Also we need to push for more private sector, municple pension schemes to combine and invest in local infrusttucture

By Stuart wood

More devolution, and the ability to combine small municple pension pots into large scale investment grade pots that can be used for local infrastructure Projects

By Stuart wood

I want ELEPHANT for GM Metro Mayor please!!!

By Schwyz

Elephant for anything!! He will be King.

By Zonk

They couldn’t afford me Lol

By Elephant

Yeah Elephant for King of the world!! He knows everything about everything and tells everyone his wisdom what he knows all the time!! Is there nothing he can not do!?! Absolute best commenter on the website bar none! So glad he comments on everything!

By Giraffe

How do u know I’m a he?

By Elephant

A hint of sarcasm there Giraffe.Got a sore throat today? I’m harmless really

By Elephant

I am the real Elephant – I don’t know who the impostor in the first comment is but he seems to be stalking me.

I found the article very positive and agreed with most of the points listed.

By Elephant

I think we’re going to need registered usernames…

By Elephant

The (real) Elephant came out with the single best comment ever on this website……

By Zonk

My psychic eye is telling me that Giraffe and Impostor Elephant are one and the same endangered species.

By Elephant

Surely PNW, must know who posted these comments, this has happened once or twice before.

By Man on bicycle

Thanks, Zonk.

By Elephant

You’re right Elephant but look at what’s emerging from Transport for the North. Three mega trans Pennine road schemes, a road tunnel under the Peak District, and a rail tunnel from Leeds to Manchester. Good for consultants and the civil engineering industry, but not really top of my list. It’s much easier to line up a shovel ready road scheme, so long as there are no objectors.

By Chet

Chet. I have not heard of a road tunnel between Manchester and Leeds.

By Anonymous

The problem Chet, is that Westminster try to replicate South East/London needs up here. It does not work. We do not have a Mother city to which everyone commutes up here. The problems for Northern cities’ transport needs are at a local level. People want fast, cheap ways, of getting around the cities and most people are not interested in getting quickly between Liverpool and Leeds, as travelling between those places for most people is a rarity. If you asked people in Liverpool when they last went to Leeds, you would get a totally different response, to if you asked people in Reading, when they last went to London. People do not commute en masse up here, like they do around London. This is changing in Manchester because of the Metrolink, but it is still in it’s infancy. Travelling from North London to Croydon for instance, is seamless and relatively cheap. Travelling from Bury to Stockport,requires a choice of a tram costing a mint, then a train costing even more , or two long bus journeys on two different bus companies. In London you buy a ticket and you go where you want. We have to negotiate a two hour journey by bus, or an overpriced journey by tram and train.Sorting out this to me,is more important than a tunnel to Sheffield. As Manchester city council continue to turn the city centre into one big velodrome, it can only get worse, as they have made no effort to provide alternatives to the car. With Devolution we need to re-regulate all Manchester’s transport. This must be Andy Burnham’s priority.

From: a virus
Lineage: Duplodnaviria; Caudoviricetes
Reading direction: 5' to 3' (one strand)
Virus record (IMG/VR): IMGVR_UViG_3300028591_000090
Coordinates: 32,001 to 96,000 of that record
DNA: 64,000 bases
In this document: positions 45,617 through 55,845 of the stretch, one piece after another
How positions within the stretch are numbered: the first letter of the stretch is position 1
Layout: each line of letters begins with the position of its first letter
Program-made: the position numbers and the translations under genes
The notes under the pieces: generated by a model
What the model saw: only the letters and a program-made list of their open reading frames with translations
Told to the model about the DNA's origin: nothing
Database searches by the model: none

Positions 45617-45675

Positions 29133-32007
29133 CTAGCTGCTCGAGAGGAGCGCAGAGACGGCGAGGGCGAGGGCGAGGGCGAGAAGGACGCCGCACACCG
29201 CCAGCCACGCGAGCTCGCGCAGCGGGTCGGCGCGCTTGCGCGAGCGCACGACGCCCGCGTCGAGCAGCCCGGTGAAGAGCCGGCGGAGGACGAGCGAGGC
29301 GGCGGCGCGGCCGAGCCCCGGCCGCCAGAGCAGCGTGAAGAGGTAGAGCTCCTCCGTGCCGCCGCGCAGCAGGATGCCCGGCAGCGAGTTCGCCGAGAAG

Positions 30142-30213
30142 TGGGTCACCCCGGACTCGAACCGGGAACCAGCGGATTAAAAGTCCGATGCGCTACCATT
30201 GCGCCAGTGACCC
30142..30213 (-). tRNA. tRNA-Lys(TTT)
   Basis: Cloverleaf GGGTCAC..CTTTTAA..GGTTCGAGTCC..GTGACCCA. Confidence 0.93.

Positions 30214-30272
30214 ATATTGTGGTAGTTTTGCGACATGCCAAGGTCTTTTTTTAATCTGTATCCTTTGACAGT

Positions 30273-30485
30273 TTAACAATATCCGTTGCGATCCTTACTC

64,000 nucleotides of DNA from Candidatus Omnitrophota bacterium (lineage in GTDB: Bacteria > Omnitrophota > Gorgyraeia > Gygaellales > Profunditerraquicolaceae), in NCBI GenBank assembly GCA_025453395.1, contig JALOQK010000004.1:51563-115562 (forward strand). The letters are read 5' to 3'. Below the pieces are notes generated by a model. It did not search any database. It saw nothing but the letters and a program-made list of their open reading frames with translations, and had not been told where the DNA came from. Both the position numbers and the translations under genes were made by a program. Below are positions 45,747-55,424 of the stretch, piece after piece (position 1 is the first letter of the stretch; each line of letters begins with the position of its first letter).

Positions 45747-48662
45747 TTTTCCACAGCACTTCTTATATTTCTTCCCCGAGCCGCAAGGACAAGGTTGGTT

By Elephant

I think you are entirely wrong Elephant. The problem that you have is Leeds, Liverpool and Manchester fighting over the same things. For either of those cities to attract a global corporation would be of huge benefit to one of them and a huge loss to the others. Google in London benefits the whole of London and the surrounding areas, the same cannot be said of the North, you only had to witness Manchester and Leeds fighting it out to try and get Goldman Sachs a few years ago. You need remove that before the major northern cities can move on and create an attractive location to attract top business, they can only do that by being stronger than a sum of their parts. Transport between the 3 is vital to that. I can speak by example, my line of work was focused in Leeds, my choice of where I preferred to live was Manchester, one had to give. That doesn’t happen East, West, North, South of London. A commute from a Manchester suburb to a job in Leeds city centre should be possible. That will also need local links to be improved, but the immediate requirement should be for travel between the cities an easy and quick affair.

By Loganberry

Loganberry your point is valid,but you speak of your own needs. Most people in Greater Manchester commute within Greater Manchester.Ideally we should have both.

By Elephant

I have a lot of free time

By Elephant

It would be great to hear more talk of less council involvement in building post-Brexit. By which I mean, some much needed deregulation. I fear though Brexit will be used to promote wild spending and state expansion, the consequences of which will of course ironically be blamed on Brexit.

By Ronan

Yes, I’m sure the private sector would be happy to finance hugely important, hugely expensive infrastructure projects with all the attendant risks and uncertainty that involves. Even Heathrow’s new runway needs public investment of the order of £10 – £18bn improving transport links.

The sooner we get on investing in our clapped-out transport infrastructure in the north the sooner our growth prospects will improve and we’ll start to close the productivity and output gap to the South and equivalent European cities.

By Rational